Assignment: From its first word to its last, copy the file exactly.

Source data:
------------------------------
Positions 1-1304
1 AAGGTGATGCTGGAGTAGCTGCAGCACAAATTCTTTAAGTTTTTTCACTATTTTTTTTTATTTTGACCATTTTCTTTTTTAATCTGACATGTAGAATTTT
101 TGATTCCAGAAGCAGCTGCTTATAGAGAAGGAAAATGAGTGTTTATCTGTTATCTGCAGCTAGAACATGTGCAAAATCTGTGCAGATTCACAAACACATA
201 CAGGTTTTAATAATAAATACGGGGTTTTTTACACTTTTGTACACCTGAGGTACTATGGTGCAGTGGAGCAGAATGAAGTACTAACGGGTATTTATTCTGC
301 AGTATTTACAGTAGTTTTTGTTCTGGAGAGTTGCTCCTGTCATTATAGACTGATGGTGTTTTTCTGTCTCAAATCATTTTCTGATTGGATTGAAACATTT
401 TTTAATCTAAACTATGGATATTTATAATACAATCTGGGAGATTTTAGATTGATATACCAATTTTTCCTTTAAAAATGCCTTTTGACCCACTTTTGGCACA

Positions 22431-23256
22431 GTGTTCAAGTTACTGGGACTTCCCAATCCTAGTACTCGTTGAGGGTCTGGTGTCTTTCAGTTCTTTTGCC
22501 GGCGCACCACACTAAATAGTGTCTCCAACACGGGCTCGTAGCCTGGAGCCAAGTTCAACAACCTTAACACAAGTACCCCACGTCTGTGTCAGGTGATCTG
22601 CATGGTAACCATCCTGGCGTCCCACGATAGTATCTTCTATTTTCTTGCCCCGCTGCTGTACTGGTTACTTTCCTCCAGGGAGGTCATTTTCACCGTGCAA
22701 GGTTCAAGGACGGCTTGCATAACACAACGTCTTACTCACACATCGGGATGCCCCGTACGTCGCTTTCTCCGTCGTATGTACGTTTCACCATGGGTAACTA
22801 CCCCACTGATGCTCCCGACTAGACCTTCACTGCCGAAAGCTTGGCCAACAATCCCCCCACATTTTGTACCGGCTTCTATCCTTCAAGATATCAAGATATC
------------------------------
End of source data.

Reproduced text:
Positions 1-1304
1 AAGGTGATGCTGGAGTAGCTGCAGCACAAATTCTTTAAGTTTTTTCACTATTTTTTTTTATTTTGACCATTTTCTTTTTTAATCTGACATGTAGAATTTT
101 TGATTCCAGAAGCAGCTGCTTATAGAGAAGGAAAATGAGTGTTTATCTGTTATCTGCAGCTAGAACATGTGCAAAATCTGTGCAGATTCACAAACACATA
201 CAGGTTTTAATAATAAATACGGGGTTTTTTACACTTTTGTACACCTGAGGTACTATGGTGCAGTGGAGCAGAATGAAGTACTAACGGGTATTTATTCTGC
301 AGTATTTACAGTAGTTTTTGTTCTGGAGAGTTGCTCCTGTCATTATAGACTGATGGTGTTTTTCTGTCTCAAATCATTTTCTGATTGGATTGAAACATTT
401 TTTAATCTAAACTATGGATATTTATAATACAATCTGGGAGATTTTAGATTGATATACCAATTTTTCCTTTAAAAATGCCTTTTGACCCACTTTTGGCACA

Positions 22431-23256
22431 GTGTTCAAGTTACTGGGACTTCCCAATCCTAGTACTCGTTGAGGGTCTGGTGTCTTTCAGTTCTTTTGCC
22501 GGCGCACCACACTAAATAGTGTCTCCAACACGGGCTCGTAGCCTGGAGCCAAGTTCAACAACCTTAACACAAGTACCCCACGTCTGTGTCAGGTGATCTG
22601 CATGGTAACCATCCTGGCGTCCCACGATAGTATCTTCTATTTTCTTGCCCCGCTGCTGTACTGGTTACTTTCCTCCAGGGAGGTCATTTTCACCGTGCAA
22701 GGTTCAAGGACGGCTTGCATAACACAACGTCTTACTCACACATCGGGATGCCCCGTACGTCGCTTTCTCCGTCGTATGTACGTTTCACCATGGGTAACTA
22801 CCCCACTGATGCTCCCGACTAGACCTTCACTGCCGAAAGCTTGGCCAACAATCCCCCCACATTTTGTACCGGCTTCTATCCTTCAAGATATCAAGATATC